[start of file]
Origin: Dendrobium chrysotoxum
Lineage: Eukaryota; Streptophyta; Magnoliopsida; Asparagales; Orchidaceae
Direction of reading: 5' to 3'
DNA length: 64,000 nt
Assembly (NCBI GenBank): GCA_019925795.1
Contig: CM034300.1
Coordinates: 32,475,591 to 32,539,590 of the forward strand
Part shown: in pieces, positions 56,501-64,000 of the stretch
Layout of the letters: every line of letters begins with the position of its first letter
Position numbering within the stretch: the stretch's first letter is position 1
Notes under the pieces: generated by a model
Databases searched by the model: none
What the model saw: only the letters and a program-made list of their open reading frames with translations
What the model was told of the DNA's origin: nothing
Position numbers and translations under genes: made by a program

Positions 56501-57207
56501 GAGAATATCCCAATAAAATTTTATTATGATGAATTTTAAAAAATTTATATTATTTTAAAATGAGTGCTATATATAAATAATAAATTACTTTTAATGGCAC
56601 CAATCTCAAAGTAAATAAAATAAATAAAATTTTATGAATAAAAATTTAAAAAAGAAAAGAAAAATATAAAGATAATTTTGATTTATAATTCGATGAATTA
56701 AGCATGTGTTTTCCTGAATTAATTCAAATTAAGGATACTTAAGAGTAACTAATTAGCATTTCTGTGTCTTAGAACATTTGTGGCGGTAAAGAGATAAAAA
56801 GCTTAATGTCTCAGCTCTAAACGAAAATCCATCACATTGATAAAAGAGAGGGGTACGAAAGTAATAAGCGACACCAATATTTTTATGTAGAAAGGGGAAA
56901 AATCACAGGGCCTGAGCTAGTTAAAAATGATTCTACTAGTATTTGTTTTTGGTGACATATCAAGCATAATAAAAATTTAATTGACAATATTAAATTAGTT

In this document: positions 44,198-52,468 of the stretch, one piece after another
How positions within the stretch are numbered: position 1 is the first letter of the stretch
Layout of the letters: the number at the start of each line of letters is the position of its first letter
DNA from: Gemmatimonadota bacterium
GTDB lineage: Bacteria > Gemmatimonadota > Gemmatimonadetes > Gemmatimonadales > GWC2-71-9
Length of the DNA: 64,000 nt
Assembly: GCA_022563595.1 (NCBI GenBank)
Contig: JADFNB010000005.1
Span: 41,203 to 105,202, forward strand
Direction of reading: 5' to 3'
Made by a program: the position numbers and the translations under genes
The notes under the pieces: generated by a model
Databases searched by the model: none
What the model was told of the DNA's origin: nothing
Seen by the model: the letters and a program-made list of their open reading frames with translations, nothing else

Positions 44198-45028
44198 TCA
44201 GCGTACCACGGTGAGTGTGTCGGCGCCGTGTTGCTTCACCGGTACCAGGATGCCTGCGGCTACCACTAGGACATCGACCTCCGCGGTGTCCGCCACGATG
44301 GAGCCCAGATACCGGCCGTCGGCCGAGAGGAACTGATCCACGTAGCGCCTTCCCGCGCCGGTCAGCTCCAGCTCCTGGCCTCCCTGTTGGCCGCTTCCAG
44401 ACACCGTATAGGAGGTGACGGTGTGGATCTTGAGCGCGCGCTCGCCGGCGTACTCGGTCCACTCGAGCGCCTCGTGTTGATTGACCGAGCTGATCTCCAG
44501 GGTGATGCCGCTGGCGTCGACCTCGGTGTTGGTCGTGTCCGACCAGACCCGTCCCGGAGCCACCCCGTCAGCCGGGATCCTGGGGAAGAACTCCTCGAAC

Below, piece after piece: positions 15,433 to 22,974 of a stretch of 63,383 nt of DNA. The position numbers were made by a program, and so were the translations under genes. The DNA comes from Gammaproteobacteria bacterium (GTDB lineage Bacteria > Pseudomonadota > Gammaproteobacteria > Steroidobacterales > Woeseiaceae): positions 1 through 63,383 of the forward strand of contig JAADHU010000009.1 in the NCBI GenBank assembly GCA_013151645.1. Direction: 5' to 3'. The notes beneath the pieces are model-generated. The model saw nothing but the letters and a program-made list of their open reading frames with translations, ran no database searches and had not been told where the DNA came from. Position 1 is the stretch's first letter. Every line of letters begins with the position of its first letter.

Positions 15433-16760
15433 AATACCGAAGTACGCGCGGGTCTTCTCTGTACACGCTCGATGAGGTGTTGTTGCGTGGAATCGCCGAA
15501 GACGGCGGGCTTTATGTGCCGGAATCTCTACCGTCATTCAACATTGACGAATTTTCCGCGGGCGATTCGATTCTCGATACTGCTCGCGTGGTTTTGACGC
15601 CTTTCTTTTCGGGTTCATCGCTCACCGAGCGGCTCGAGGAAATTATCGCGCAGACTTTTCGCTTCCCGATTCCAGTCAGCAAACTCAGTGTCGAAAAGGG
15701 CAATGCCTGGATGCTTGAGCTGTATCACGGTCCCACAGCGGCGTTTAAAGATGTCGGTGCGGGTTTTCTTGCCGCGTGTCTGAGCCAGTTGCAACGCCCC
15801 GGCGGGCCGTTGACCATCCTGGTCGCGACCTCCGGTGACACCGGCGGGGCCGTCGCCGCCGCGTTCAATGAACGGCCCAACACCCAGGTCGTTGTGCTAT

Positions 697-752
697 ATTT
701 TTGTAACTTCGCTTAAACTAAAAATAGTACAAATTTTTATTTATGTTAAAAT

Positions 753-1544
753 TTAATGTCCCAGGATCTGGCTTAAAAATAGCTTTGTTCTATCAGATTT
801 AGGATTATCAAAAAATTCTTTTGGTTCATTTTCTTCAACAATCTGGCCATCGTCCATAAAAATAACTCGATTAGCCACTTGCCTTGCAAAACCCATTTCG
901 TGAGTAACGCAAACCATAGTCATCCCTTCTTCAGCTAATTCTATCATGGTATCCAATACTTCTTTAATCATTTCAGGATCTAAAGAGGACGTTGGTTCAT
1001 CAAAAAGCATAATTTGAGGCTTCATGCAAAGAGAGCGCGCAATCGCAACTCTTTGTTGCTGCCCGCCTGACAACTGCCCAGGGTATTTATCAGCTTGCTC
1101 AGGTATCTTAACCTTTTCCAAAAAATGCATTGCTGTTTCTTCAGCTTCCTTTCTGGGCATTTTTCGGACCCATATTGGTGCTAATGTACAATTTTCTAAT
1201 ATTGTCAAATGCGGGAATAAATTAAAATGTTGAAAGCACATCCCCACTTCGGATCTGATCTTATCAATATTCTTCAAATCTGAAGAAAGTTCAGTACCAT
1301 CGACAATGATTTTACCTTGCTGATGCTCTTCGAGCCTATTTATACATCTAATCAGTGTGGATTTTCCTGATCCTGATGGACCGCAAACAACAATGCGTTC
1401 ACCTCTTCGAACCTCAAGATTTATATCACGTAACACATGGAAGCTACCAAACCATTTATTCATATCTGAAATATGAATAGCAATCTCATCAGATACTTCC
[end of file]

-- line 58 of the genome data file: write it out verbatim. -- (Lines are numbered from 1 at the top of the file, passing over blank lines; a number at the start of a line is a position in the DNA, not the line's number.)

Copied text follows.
1101 AGGTATCTTAACCTTTTCCAAAAAATGCATTGCTGTTTCTTCAGCTTCCTTTCTGGGCATTTTTCGGACCCATATTGGTGCTAATGTACAATTTTCTAAT